A friend in law school was asking me if I knew what the word “eautionary” meant. She was unable to find any definition for it in the common places, so I went to go look it up online in the Oxford English Dictionary. And to my surprise, it wasn’t in there either.
It took several minutes to figure out, but imagine this scenario:
You have an old document and you want to reprint it. You could either type it in by hand or scan it in and run optical character recognition. The problem with OCR is that sometimes it’s wrong. And it could have easily mistaken a stylized or script “c” for an “e” . Furthermore, I bet there are a lot of words in legal papers that aren’t in a standard spell checker, so it could have easily been skipped on accident during the proofing process.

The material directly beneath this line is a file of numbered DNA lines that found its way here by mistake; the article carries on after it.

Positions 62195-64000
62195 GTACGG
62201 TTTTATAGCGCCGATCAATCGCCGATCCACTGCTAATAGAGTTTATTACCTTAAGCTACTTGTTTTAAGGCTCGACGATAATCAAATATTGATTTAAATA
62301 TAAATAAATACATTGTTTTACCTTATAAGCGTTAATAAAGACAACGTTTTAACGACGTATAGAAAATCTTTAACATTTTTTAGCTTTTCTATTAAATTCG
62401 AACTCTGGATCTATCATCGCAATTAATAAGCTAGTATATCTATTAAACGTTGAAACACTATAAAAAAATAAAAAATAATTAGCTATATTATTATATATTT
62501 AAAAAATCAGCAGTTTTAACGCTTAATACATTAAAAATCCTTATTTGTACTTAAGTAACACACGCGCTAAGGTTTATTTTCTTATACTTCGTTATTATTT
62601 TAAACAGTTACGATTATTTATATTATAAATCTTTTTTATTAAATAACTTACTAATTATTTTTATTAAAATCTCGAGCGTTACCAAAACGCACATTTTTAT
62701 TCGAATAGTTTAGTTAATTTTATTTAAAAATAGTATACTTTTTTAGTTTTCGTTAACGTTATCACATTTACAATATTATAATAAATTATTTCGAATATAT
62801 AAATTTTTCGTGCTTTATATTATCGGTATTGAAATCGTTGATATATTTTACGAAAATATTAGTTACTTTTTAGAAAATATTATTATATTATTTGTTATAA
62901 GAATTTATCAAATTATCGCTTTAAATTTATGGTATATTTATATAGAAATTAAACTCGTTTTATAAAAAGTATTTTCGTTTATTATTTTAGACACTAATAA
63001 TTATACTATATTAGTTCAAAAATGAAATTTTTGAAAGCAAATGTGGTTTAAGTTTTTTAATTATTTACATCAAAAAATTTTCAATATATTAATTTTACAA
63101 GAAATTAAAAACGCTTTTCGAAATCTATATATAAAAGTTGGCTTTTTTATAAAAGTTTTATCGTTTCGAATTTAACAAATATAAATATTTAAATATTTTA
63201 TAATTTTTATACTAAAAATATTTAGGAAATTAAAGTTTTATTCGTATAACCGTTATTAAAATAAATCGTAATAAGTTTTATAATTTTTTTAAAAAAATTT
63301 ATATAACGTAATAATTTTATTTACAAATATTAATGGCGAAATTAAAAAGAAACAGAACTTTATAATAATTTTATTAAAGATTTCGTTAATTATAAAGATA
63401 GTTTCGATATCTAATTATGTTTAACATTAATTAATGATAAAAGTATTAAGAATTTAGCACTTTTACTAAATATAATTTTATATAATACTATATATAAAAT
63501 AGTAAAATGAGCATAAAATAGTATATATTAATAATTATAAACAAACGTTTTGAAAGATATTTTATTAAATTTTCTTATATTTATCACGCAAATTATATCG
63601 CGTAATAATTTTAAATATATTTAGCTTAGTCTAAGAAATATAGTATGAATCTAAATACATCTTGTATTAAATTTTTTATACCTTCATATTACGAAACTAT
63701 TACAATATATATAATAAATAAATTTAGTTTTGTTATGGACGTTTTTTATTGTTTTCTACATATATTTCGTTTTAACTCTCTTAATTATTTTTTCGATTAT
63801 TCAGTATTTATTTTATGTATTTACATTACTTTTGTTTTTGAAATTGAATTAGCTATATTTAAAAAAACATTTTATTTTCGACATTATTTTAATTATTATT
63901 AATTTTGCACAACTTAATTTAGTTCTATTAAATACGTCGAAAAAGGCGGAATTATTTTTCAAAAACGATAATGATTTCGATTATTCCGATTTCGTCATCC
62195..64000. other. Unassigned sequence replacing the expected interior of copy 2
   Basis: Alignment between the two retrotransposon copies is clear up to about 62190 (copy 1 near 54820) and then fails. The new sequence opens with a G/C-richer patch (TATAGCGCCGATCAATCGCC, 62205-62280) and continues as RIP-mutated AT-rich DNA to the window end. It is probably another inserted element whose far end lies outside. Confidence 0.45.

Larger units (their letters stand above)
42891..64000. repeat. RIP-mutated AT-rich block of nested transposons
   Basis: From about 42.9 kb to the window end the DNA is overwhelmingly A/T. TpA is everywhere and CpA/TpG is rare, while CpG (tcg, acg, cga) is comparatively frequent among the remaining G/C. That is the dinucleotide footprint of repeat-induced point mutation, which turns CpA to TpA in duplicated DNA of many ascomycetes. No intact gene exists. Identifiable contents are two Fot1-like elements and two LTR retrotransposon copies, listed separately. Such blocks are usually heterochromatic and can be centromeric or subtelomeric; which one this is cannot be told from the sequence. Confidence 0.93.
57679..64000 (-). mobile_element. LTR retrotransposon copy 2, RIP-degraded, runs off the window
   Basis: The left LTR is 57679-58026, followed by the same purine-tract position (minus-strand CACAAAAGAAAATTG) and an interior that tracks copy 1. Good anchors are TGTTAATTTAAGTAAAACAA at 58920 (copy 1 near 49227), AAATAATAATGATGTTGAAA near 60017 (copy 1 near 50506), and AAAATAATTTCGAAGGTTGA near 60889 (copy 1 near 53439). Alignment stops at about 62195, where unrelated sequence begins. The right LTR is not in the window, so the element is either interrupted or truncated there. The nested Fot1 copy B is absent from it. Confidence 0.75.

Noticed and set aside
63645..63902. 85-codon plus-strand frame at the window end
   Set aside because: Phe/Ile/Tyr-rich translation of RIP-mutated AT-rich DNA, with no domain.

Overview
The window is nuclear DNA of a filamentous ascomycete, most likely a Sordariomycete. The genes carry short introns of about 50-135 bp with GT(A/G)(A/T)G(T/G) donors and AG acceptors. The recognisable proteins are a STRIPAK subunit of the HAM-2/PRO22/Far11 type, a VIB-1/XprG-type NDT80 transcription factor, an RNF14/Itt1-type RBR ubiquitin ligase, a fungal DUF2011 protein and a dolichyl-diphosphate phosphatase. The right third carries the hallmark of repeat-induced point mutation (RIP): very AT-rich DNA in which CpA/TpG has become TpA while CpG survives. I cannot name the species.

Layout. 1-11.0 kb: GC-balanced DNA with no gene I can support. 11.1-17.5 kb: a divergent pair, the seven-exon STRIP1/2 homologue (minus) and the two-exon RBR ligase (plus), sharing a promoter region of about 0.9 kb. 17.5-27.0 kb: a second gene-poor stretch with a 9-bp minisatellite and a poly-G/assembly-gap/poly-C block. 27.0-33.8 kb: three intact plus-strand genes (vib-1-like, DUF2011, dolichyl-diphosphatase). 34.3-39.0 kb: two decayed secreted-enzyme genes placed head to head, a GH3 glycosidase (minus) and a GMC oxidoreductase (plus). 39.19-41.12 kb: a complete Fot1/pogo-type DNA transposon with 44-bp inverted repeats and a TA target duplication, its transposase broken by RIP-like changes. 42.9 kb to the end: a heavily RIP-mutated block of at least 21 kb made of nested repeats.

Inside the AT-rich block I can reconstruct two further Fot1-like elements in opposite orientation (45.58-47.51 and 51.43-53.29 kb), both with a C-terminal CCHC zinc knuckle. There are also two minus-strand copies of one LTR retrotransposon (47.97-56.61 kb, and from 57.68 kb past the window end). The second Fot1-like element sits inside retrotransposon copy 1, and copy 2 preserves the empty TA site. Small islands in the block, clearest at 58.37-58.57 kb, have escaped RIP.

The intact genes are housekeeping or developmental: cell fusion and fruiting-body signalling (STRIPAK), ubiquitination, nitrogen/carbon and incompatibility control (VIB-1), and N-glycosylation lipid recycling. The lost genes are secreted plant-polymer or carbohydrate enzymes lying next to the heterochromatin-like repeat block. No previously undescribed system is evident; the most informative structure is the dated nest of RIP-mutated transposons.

Voila: eautionary…a misrecognized version of “cautionary.”
A better question is how could you prevent this from happening. I’d first run a spell check to see if the word is misspelled; if it is, I would perform a Hamming distance calculation. Then based on the Hamming distance and the number of times the word appears in within a specific region of text, I would flag it for further review.